Such an attitude toward voting was not entirely due to problems which the Brethren faced during the Civil War. As early as 1813, and several times thereafter, the Annual Meeting took a negative stand on the question of voting. Sometimes in conjunction with this negative stance, the Brethren were called to pray for the government and its elections.
At the 1865 Annual Meeting, voting was made a test of fellowship by stating that those who continued to vote were to be treated according to Matthew 18. The next year, however, the test was revoked, and those who did not vote (the majority) were advised to act with forbearance toward the members who chose to vote.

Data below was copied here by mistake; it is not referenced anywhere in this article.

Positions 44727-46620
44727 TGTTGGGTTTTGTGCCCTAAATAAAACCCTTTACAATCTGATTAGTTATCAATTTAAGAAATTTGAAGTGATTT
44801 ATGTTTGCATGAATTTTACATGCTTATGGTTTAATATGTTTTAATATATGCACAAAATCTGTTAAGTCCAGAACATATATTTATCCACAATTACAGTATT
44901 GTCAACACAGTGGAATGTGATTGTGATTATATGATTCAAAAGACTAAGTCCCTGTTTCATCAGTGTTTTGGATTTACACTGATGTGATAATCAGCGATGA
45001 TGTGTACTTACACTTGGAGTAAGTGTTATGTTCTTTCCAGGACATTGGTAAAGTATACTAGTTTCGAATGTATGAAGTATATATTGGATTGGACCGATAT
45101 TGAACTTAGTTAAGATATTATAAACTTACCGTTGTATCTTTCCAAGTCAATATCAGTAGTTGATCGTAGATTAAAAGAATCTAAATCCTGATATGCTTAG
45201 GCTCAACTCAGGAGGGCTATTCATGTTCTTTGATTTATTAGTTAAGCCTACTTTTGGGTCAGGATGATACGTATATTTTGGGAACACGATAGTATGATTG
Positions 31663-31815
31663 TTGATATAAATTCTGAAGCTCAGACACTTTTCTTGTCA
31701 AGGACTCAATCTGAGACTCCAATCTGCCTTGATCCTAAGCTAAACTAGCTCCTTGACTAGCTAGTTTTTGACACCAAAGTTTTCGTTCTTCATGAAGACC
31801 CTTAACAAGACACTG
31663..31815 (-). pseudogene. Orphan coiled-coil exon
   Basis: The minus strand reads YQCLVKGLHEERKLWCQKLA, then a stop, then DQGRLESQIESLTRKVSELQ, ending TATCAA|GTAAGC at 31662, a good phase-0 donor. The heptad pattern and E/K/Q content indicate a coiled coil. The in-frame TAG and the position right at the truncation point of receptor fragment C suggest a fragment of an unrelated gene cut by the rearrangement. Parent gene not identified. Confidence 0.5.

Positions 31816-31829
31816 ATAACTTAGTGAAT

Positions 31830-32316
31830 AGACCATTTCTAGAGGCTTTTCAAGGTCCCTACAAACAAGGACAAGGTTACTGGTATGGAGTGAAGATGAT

By the beginning of World War I, most Brethren were voting, according to Rufus Bowman, and a few had been elected to positions in the government. The most notable example of a Brethren in an elected position was Martin G. Brumbaugh, who was governor of Pennsylvania from 1915 to 1919.
Source: "On Church and State," Texts in Transit II
Tomorrow: 1988 Resolution: Guidelines for
Responsible Citizenship in an Election Year